Ag Policy Blog

Farm Bill Principles Give Everyone Something to Hang Their Hat On

Chris Clayton
By  Chris Clayton , DTN Ag Policy Editor
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Ag Secretary Sonny Perdue speaking last month at the National Press Club in Washington. USDA released principles to help guide Congress in writing a new farm bill.

Everybody gets to take away a little different interpretation from Agriculture Secretary Sonny Perdue's farm-bill principles that were released on Wednesday.

Taxpayers for Common Sense is among those weighing in on the farm bill, seeking more "cost-efficiency, transparency, responsiveness and accountability." The group considers the principles offered by USDA as "refreshing" and likes USDA's suggestion of not increasing shallow loss payments.

"We’re encouraged that when it comes to so-called shallow loss programs and subsidized crop insurance, the USDA shares this vision," Taxpayers for Common Sense stated. "Now taxpayers need the USDA to push the agriculture committees to follow their lead and craft a farm bill that reins in out-of-control spending on commodity programs and create a more dynamic, less market distorting crop insurance program."

The American Sugar Alliance had a different take away with a press release headlined "USDA Recommends Maintaining a Strong Farm Safety Net." The American Sugar Alliance keyed in on the other aspect of USDA's farm-program principle that Congress should "provide a farm safety net that helps American farmers weather times of economic stress ..."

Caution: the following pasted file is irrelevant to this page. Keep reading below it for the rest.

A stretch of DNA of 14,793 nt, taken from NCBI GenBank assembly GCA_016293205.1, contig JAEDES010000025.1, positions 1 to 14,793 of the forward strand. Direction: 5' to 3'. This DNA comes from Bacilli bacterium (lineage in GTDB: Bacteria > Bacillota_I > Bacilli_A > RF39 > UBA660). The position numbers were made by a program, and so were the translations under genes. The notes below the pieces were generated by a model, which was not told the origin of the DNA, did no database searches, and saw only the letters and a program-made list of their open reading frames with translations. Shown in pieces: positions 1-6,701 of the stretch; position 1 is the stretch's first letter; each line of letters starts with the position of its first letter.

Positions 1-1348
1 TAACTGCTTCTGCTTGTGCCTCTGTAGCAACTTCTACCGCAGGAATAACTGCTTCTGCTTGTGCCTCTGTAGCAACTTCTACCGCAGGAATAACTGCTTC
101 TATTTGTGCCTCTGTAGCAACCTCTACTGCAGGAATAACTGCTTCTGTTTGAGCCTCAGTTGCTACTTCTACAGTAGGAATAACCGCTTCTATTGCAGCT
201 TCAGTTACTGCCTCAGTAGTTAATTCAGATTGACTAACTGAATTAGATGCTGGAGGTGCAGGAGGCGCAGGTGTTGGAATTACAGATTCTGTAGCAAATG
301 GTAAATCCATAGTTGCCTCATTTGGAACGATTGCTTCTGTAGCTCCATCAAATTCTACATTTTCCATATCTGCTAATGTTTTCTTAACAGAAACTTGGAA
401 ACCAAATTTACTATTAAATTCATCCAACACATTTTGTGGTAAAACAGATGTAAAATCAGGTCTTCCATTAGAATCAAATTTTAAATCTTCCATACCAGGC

The sugar alliance added, "Talk of a strong domestic farm policy is music to sugar farmers’ ears as they deal with Mother Nature’s wrath and a low-price market." Leonard Simmons, a cane farmer from San Benito, Texas, said, "It’s getting harder to make a living in sugar. Production costs keep going up, but sugar prices have barely budged in decades. Hawaii recently stopped growing sugar because of this economic squeeze, and I fear Texas won’t be far behind if U.S. sugar policy is weakened.”

The sugar groups stated they hope lawmakers resist calls to cut sugar farmers out of the farm bill.

As DTN Political Correspondent Jerry Hagstrom reported, the principles did not mention the dairy program or any other commodity specifically, but National Milk Producers Federation President Jim Mulhern said that he is “encouraged” that Perdue’s principles “start with improving the farm safety net. The farm bill’s dairy Margin Protection Program (MPP) has proven to be inadequate in providing help to America’s dairy farmers, and fixing it must be a priority in 2018. The USDA has taken significant steps at NMPF’s request in the past three years to improve the MPP, but more is needed.”

American Farm Bureau Federation President Zippy Duvall also called the principles “a roadmap for the 2018 farm bill” and said “it is a good one for farmers, ranchers and rural communities. The secretary’s farm bill principles look to the future while securing the present for farmers and ranchers who continue to face a prolonged period of reduced farm income. We are pleased the secretary and his team have highlighted not just the importance of risk management on the farm, but also rural development, research and development, trade, conservation and nutrition."